Sherry Weddell

Sherry Weddell

This past week, the vast majority of our deacons and priests gathered in Casper for the annual clergy institute. This year, we had Sherry Weddell for our presenter. She is well known in the Church for her book, Forming Intentional Disciples and the follow-up book of Becoming a Parish of Intentional Disciples.

Sherry has a commanding knowledge of cutting edge statistics on the life of the Church, and even more importantly, she has a vast experience built from personal conversations with people of all walks of life.  She has led workshops for the majority of dioceses in the United States, and is working with others around the world.

The first session on Tuesday evening could have been quite depressing.  Many present statistics tell us we have much work to do in our parishes.  The number of Catholics who have left the Church in the last decade is greater than the numbers of those entering the Church.  The number of people claiming to have no religious affiliation is also on the rise.  But, there are some encouraging factors.

Clergy of the Diocese of Cheyenne during a presentation by Sherry Weddell

Clergy of the Diocese of Cheyenne during a presentation by Sherry Weddell

People describe themselves with greater liberty today.  This means that they use language that ‘means’ something to me, but may not mean the same thing to them.  This was for me one of the great ‘take aways’ from this training session.  We must enter into relationships and conversations with people.  We must invite them to tell us their story about their lived relationship with God.  Then, we must listen, listen, listen, and ask lots of clarifying questions.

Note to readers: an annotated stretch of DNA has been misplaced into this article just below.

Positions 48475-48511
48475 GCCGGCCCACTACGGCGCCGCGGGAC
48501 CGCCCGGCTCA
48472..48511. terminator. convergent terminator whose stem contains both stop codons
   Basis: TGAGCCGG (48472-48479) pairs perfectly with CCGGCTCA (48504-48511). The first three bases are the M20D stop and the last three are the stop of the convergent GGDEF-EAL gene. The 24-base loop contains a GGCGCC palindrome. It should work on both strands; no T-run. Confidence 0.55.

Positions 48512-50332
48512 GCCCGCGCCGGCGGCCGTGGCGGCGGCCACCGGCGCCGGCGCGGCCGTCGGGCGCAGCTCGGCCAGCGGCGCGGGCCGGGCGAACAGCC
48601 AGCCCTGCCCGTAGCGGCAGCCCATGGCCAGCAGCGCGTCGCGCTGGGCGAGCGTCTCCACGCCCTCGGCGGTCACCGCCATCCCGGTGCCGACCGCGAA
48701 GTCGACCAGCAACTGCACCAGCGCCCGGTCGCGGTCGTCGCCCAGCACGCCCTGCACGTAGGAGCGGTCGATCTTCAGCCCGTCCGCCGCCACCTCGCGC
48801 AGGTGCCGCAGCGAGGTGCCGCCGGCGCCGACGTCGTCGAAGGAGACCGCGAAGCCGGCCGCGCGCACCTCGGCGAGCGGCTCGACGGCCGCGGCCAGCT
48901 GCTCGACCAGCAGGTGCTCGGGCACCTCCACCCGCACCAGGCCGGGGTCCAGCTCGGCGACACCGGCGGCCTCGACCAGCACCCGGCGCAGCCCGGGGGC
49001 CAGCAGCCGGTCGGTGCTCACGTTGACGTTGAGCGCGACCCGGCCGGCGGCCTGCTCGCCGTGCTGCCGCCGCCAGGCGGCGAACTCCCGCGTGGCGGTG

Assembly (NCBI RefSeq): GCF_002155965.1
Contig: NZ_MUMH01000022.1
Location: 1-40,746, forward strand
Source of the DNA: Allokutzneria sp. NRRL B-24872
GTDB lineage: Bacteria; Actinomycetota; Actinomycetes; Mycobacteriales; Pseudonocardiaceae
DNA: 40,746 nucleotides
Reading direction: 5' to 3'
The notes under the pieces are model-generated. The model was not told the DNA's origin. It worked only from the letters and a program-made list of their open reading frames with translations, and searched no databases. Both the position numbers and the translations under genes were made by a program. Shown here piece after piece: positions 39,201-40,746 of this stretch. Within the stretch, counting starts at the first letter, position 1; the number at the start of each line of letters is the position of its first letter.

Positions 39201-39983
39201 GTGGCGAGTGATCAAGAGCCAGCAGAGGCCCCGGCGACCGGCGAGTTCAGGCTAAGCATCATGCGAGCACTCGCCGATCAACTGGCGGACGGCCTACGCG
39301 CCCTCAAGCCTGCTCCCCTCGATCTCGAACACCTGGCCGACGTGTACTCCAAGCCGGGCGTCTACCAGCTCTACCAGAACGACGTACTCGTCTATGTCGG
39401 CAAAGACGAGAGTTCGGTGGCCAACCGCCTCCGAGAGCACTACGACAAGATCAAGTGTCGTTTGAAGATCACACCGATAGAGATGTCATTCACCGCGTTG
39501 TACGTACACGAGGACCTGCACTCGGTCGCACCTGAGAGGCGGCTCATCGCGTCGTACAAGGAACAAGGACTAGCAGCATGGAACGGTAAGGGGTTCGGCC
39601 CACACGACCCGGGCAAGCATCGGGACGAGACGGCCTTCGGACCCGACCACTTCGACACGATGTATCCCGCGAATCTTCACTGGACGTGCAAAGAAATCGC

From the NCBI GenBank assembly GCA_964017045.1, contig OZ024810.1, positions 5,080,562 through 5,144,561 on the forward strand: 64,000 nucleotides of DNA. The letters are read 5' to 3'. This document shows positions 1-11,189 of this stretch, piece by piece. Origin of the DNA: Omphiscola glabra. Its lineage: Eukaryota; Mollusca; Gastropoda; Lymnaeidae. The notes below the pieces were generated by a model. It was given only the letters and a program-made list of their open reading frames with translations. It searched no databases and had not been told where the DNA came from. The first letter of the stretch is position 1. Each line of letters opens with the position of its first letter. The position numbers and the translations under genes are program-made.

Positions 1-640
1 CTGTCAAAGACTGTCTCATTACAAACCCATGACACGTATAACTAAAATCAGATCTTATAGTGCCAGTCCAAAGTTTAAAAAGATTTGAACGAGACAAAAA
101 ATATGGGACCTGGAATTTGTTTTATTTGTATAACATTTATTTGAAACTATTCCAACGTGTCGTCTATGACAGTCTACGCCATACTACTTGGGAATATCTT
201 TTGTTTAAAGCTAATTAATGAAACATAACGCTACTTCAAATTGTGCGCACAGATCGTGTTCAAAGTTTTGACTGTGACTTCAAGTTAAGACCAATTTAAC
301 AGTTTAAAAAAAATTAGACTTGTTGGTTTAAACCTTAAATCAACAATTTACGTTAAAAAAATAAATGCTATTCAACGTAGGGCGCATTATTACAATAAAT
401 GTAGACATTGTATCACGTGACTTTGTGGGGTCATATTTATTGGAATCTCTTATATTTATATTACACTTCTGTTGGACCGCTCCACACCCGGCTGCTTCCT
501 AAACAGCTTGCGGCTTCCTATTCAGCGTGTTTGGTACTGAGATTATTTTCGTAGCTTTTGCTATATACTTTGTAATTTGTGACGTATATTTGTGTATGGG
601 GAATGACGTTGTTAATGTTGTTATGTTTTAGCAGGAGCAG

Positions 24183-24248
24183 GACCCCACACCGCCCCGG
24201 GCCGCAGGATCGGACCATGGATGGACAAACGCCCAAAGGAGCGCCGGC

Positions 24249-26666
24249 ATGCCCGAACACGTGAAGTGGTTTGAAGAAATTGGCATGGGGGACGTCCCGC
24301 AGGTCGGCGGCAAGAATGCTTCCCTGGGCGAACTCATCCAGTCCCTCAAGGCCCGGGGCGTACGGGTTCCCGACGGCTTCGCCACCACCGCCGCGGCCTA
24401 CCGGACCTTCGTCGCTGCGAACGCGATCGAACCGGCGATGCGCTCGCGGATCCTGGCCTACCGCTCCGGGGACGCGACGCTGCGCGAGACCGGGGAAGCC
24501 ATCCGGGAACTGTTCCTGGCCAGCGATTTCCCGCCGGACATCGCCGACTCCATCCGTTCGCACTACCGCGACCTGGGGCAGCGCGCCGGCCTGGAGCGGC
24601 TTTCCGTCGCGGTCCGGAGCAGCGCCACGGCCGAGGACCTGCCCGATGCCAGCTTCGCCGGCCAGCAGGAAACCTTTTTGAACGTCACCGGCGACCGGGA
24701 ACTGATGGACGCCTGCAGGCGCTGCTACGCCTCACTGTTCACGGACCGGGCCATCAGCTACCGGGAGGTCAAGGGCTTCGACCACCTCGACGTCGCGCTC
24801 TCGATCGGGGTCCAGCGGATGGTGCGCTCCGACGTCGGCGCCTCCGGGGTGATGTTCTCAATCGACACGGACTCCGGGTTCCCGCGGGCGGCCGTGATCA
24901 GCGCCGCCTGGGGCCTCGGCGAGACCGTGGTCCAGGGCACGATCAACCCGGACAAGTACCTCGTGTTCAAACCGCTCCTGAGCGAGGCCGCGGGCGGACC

One mistake I made as a pastor years ago was making far too many assumptions about why people did what they did, or were not doing what I expected them to do.  The only way to get accurate information is to ask people to tell you their story.  Then, we must listen in a way that respects their story, does not impose any of our presumptions or judgments, and does not try to answer questions they are not yet asking.

Then, once we build some trust in this relationship, then and only then can we accompany them in their journey of faith.  Once we are allowed to accompany, then we can begin to share our own story and our relationship with Christ.  Our desire is obviously to lead people to Christ, and through him to the Church and the sacraments.  From there, we help each person discover their gifts and how God is calling them forth to produce some fruit in others.

It is always good to get the clergy together for ongoing formation.  Equally important are the opportunities to pray together, celebrate Mass, and enjoy some fraternity.  For me, there were also many meetings, trying to make the best use of having all the priests and deacons together in one spot for a few days.

We are blessed with a great presbyterate, with many gifts and generous hearts in serving the needs of the People of God.  It was a fruitful and enjoyable couple of days together.